6. Volunteer to help. Maybe you can take coats to another room, clear the table, serve drinks, or monitor the music. Just ask. As one of your hosts, I confess that I tend toward the Mrs. Ramsay trap of micro-managing a gathering.  But as The Qur’ an guides us, confession without atonement matters little.  That’s why, last semester–some of my hubris aside–I recruited student helpers.  This semester, I will contine to recruit.  But even if I don’t recruit you, please, still offer to help. Your generosity will be appreciated. Further, I promise to relax and enjoy myself so that you can also. Epicureanism, here I come!

7. Respect the cook. When the appetizers are cleared and the main course is served or secured (at a buffet), wait for the cook to sit down and begin the course. However, if the cook waives this privilege, feel free to dig in. The rule is simple: always wait unless directed otherwise. You’re the chorus, waiting for the choragus to lead you onward.

8. Dress appropriately. If your hosts are older, dress conservatively. Don’t draw attention to yourself in a way that might make someone uncomfortable. Your hosts and the other guests don’t need to worry if you’re going to reveal yourself—front or back–when you bend over. Nor do they need to take up a collection so that you can afford to mend your tears and holes. You get the idea. I know very well that you might be accusing me, in particular, of being an Arsinoé—a moralistic older woman who’s more jealous than contemptuous of youth. Maybe so. But Moliere includes her in his play because she is a type, that is, she exists. We all know her. And if she’s your host, it’s best not to aggravate her.

9. Enjoy yourself.  Some guests are a bit nervous–for whatever reason.  If you’re such a guest, your hosts counsel you to picture yourself enjoying yourself:  As you walk through the tended yard and onto the flowered front porch into the cleaned house that smells of hours of cooking, be assured that everyone inside will be on his or her best behavior. Even though you may be a bit shy, tell yourself that you’re going to have a great time.  Your hosts and their guests promise that we’re not the De Laceys  and you’re certainly no monster.  Come on in, introduce yourself to the students you don’t know, mingle, eat, eat some more, and celebrate the end of the semester.  You deserve it!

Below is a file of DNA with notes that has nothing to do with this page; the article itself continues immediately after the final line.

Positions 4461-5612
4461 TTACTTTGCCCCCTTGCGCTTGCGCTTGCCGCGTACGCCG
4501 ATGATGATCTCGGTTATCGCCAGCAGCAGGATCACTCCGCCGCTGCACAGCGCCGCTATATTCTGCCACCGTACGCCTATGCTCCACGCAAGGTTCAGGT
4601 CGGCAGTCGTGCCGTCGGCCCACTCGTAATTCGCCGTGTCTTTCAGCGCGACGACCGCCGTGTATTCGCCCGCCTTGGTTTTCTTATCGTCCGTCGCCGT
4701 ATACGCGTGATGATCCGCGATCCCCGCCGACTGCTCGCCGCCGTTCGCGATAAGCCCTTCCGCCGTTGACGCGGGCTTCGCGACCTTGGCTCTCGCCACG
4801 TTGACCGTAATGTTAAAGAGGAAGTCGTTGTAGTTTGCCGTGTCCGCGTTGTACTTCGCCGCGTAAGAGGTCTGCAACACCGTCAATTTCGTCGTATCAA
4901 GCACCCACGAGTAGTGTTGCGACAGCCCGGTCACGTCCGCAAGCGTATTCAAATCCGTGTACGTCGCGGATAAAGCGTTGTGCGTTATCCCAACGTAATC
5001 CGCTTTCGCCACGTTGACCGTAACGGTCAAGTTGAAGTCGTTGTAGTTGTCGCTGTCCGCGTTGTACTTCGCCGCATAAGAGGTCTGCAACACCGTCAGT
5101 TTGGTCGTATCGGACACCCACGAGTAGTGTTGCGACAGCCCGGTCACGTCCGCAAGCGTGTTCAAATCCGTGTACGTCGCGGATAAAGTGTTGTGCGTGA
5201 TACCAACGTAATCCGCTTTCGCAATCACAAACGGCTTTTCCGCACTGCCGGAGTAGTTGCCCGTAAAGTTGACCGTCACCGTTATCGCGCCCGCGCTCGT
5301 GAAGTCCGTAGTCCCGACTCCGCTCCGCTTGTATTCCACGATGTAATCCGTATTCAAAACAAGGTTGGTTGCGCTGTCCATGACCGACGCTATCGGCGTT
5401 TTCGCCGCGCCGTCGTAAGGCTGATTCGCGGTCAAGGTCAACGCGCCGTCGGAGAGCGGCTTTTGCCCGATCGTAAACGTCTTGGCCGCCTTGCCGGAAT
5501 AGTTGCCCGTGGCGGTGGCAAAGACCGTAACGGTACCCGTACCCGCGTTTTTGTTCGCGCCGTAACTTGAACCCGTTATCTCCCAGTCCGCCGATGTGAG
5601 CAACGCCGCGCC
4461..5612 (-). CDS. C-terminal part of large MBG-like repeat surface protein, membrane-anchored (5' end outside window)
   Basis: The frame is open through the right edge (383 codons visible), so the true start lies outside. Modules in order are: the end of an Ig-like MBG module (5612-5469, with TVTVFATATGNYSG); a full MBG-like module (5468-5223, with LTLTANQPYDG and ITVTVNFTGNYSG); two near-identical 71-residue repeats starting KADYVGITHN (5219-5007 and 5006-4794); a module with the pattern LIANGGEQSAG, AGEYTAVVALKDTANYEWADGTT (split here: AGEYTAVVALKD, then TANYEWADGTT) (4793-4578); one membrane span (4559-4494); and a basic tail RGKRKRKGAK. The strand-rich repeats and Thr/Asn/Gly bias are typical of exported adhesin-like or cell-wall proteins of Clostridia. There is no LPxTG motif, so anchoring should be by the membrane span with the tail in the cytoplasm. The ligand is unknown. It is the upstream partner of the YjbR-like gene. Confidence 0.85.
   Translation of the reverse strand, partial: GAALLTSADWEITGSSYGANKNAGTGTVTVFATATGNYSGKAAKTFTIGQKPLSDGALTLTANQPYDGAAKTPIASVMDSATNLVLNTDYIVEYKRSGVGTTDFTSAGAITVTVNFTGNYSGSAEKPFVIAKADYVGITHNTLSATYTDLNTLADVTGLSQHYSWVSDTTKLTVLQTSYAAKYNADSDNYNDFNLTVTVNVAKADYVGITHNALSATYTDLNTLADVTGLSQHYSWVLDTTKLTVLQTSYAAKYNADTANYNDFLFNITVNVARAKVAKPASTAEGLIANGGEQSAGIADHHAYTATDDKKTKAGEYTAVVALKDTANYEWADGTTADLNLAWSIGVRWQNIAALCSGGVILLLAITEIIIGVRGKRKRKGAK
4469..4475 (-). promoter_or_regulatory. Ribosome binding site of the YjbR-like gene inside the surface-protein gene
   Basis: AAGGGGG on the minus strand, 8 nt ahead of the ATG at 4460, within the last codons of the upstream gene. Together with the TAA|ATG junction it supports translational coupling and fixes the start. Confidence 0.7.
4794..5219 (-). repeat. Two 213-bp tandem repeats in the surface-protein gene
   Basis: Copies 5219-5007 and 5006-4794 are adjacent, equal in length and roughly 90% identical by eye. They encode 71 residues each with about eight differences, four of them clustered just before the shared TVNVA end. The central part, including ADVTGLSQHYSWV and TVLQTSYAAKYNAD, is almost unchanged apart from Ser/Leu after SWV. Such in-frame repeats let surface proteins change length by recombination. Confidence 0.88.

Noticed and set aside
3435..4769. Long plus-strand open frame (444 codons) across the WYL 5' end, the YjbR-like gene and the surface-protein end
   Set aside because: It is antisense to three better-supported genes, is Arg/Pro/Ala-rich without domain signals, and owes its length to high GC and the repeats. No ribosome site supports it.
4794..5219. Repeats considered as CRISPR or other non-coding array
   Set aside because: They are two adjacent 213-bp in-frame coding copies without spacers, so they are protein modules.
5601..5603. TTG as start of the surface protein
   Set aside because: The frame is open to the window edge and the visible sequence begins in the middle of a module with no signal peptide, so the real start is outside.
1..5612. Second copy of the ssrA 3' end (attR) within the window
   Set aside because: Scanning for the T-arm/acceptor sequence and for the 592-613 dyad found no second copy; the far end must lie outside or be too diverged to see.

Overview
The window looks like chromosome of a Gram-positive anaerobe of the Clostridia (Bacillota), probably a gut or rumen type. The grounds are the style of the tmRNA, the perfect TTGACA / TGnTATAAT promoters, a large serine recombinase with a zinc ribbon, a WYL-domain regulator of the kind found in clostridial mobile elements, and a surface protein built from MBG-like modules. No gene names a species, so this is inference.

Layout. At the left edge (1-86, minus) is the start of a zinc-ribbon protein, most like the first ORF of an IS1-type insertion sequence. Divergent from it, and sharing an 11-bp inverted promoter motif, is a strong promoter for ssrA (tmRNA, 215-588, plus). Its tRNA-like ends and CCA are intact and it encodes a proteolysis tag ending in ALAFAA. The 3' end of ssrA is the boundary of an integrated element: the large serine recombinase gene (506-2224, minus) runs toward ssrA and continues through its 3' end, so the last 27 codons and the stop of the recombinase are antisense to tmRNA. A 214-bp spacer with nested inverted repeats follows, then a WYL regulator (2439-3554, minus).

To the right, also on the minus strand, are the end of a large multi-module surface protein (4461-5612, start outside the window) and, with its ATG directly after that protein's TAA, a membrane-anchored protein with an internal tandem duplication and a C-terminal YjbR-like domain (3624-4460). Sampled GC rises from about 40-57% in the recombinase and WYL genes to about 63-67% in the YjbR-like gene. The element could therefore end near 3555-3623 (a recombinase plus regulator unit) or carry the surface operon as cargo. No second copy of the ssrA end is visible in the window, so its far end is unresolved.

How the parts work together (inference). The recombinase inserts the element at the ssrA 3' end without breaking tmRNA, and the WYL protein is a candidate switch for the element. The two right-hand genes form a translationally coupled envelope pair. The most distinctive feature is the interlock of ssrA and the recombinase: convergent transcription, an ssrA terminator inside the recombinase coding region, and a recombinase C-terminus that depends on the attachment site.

10. Be grateful.

10A. Compliment the host and cook. Give one compliment. It can be about the house, the yard, the food, etc. It just needs to reflect that you noticed some effort afforded to you.  Here’s a non-example. “I just love the street that you live on.” Great, but that doesn’t exude your appreciation for being invited, prepared for, and taken care of. Pick something that focuses on one of those aspects. My recent hospitality research makes me wonder if, with a little gratitude, Adam and Eve could have secured paradise–for them and us all.

10B. Follow-up with a thank-you. Think of The Qur’ an and Marcus Aurelius’s first chapter of Meditations. To be grateful is to be gracious. Not only does it please your host; it also distinguishes you.  A thank you note is a must. If you can’t mail one, email one. It doesn’t have to be gushy, but it should be sincere. Without a thank-you, your host assumes that afterward, you never gave a passing thought to the effort extended to you.  In her mind, you just ate and ran off.  True, she won’t pursue you. But she might harbor an Ahab-like thought or two.

Basta!

I look forward to your next visit.  Come hungry and enjoy!